They also take signs of desperation as just happening, with no context attached. So our justified terror and anger become behavior problems, or psychiatric disorders. Or it's just part of who we are to be demanding or nasty. I'm still not certain my agency perceives the change in my behavior as a response to a change in context. They probably think I mysteriously learned self-control, or finally matured past being demanding.

No. My needs got met. That's a huge difference between that, and some kind of change on my part. If they went back to screwing me over and blaming me for the consequences, I'd probably go back to yelling at them.


This post is mainly for three sorts of people, who are in some ways really one sort after all.


I’m going to post a link.

If you ever argue that autism and/or Asperger’s is “not a disability” because you think this configuration of our bodies partially, mostly, or entirely provides something positive in contrast to typical people, then please read it. The person who wrote it directed it mostly at you.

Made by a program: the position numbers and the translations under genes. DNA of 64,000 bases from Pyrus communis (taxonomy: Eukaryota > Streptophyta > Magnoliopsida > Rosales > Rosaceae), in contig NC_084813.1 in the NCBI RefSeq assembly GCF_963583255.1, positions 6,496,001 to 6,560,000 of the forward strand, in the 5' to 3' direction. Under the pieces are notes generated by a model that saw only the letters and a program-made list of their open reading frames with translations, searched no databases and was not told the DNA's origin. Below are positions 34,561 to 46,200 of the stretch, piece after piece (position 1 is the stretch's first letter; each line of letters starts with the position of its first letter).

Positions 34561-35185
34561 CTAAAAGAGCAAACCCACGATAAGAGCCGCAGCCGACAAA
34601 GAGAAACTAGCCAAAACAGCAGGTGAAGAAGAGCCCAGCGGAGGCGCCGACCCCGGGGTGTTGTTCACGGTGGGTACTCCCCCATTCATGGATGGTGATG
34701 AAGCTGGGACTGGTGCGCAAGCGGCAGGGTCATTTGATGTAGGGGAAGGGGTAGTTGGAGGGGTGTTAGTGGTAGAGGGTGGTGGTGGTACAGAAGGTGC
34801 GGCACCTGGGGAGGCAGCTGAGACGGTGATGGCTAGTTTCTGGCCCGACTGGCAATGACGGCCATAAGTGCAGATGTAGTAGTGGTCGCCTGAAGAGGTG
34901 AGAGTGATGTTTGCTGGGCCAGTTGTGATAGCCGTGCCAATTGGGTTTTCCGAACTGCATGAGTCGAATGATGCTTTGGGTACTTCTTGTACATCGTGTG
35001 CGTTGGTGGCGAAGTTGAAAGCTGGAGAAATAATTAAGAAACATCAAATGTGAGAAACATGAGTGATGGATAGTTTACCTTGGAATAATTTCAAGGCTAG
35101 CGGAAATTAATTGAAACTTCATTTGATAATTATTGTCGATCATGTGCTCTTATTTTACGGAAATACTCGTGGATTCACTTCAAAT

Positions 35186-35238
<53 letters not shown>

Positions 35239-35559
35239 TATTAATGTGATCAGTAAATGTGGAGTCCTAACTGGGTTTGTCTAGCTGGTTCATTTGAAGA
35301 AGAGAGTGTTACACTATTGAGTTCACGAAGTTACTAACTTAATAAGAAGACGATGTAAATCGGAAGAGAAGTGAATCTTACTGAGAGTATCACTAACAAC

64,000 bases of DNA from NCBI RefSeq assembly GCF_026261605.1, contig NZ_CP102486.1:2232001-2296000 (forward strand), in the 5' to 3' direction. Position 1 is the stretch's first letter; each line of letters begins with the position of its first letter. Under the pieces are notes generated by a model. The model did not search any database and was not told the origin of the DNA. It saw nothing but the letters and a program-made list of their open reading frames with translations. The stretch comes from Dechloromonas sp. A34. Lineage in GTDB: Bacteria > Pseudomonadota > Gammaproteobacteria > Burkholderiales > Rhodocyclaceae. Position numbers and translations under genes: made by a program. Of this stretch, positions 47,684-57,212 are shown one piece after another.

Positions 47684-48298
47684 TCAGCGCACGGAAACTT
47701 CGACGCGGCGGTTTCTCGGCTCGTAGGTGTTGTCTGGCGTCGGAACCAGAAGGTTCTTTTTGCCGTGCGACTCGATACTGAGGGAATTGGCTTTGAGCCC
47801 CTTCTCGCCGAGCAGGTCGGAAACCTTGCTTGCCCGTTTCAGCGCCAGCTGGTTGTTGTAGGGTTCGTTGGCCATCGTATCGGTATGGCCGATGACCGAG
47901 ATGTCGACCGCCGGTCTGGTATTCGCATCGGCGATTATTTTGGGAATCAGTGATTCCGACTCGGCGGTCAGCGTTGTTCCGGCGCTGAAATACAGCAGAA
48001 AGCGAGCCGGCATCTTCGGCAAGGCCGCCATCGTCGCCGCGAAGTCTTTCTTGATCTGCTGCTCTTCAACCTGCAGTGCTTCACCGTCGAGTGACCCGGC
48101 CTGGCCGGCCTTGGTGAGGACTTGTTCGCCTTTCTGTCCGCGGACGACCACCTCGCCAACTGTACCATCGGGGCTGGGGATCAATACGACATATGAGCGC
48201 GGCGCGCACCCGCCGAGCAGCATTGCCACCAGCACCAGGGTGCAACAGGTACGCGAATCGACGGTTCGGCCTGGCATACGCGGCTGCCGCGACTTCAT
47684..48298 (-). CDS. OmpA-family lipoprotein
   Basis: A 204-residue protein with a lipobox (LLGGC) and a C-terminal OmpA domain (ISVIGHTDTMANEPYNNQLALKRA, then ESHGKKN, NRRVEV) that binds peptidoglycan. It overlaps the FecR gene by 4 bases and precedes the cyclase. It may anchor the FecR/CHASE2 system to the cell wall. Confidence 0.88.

If you ever argue that autism and/or Asperger’s is “a disability” because you think this configuration of our bodies partially, mostly, or entirely provides something negative in contrast to typical people, then please read it. This goes double if you argue it for something you call “low-functioning autism” but not for other autistic people. This goes triple or even more if you want to cut “high-functioning autism” and/or “Asperger’s” off of the “autistic spectrum” because they’re “not disabled” and “low functioning autistic people” are disabled. The person who wrote it only directed part of it at you, but from the standpoint he’s talking about, your viewpoint is nearly identical to the viewpoint I described in the first paragraph.